I had Michelle, who was a tall Irish girl who was uncompromising with a great sense of humour -she was also taller than me, which was handy.
We stayed partners on the TSG for over three years.
We stood out which often got us into trouble.
One day we were travelling across London late on a Friday night when we heard a call on the radio from a local Pinner PC who needed assistance with a large pub fight that had erupted in the Victory public house.
Way off our ground travelling through we offered our assistance.
There was silence on the radio when our inspector said we had one inspector, three sergeants and 21 PC’s willing to assist.
He gladly accepted out help.
We burst into the pub -faced with a sight similar to a western bar brawl.
We arrested a lot of people that night and deposited them at the little-used, tiny Pinner Nick.
The custody officer looked shell shocked as we kept bringing prisoners into his quiet world. We had clearly ruined his night.
But me and Michelle, a tall, dark-haired Irish lady accompanied by a stocky black bloke copped most of the complaints that emerged from that night.
This was common.
After four and a half happy years on the TSG, I wanted to fill my knowledge gap.
I had only ever worked in central London, and I knew there was a more challenging world out there.
So I volunteered to work at Tottenham – a borough I loved and returned to as an Inspector some years later.
But now I was a very experienced PC, after a few months on the relief I opted to go to the Broadwater farm team.
It was 1991 and relations were still strained after the riots. But I found it a great place to work.
I could easily handle being singled out by the black criminals who dominated the estate.
It was a close-knit team who worked well together. We had to look after each other. There were intense highs and lows on this ground.
You dealt with the most desperate of humanity and the most affluent too.
One incident stuck in my mind February 1992; I was working in plainclothes as I did on occasion when a call came over the radio that a woman had gone mad and was smashing up her own house on an estate just off Ferry Lane in Tottenham.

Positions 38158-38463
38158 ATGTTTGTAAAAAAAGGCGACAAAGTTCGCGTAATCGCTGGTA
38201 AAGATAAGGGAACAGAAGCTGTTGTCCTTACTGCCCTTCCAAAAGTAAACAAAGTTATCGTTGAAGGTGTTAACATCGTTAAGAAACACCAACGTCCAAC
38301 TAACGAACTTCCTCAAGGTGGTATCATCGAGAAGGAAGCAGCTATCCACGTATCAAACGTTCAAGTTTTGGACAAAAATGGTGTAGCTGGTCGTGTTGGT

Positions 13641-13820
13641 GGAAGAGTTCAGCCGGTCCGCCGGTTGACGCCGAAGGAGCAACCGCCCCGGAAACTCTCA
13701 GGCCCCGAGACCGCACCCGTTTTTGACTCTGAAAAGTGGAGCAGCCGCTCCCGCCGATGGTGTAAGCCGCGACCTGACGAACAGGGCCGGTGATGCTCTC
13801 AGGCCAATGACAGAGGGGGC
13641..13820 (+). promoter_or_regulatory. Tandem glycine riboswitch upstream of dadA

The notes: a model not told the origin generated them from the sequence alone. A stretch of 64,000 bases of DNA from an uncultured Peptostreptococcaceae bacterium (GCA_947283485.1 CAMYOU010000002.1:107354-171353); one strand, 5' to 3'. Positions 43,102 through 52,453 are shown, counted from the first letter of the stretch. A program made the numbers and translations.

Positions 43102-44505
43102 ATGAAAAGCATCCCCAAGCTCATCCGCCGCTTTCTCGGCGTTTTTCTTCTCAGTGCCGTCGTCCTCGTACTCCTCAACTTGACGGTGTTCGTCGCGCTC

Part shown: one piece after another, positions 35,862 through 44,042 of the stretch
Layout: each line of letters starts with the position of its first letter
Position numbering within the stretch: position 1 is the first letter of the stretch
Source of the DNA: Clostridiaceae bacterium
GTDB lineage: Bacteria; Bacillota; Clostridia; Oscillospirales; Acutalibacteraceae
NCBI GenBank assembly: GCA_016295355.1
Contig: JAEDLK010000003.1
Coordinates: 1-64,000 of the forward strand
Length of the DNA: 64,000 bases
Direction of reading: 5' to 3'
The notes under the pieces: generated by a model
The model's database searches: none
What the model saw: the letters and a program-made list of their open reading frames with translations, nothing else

I joined the area car and raced to the scene.
When we arrived, we were greeted by the mother of the suspect.
She told me her daughter was having a breakdown and had locked herself and her kids in the back room of the house with a collection of knives.
The first officer went in with a shield and assessed the situation; he quickly withdrew.
More units were on the way, but what he described made me fear for the kids.
I was in plainclothes and was aware I didn’t look like a police officer.
I approached the backroom on my own. My plan was to pose as a member of the public trying to save her from the police.
I saw the saliva dripping from her mouth, and the two kids she was gripping on her lap and the collection of knives at her feet, and the two knives she had clasped in her hands.
I spoke to her calmly and edged closer aware that my team with shields were just outside the door but out of view.
I got nearer I could see the terror in the small kid’s faces. I got closer and decided now or never.
I lunged at her and grabbed both wrists.
I prized the knives away from the throats of the kids, and my team rushed in behind me.
After a short, violent fight, we eventual restrained the female and rescued the kids.
She was made the subject of a mental health act hospital order and was convicted of assault and affray.
I was not happy with that.
The kids were put into the care of the grandmother who lived nearby-it was an informal agreement.
But the kids were spending more and more time back at home with their mother.
On 23rd August Sharon Dalson killed her six-year-old son. First trying to hang him then smothering him. She went on to smother her five-year-old daughter.
She said, “The voices -they made me-it was not me.”
That incident has never left me. I along with the team, received a commendation for bravery.
After my time at Tottenham, I was promoted and went to Hackney as a sergeant.
Another buzzing ground. I spent three enjoyable but intense years there before applying for and being selected for SO19.
The course to get into SO19 back then was physically and emotionally demanding.
The instructors pushed and pulled you in every way, challenging you to lose it under pressure, which is absolutely necessary.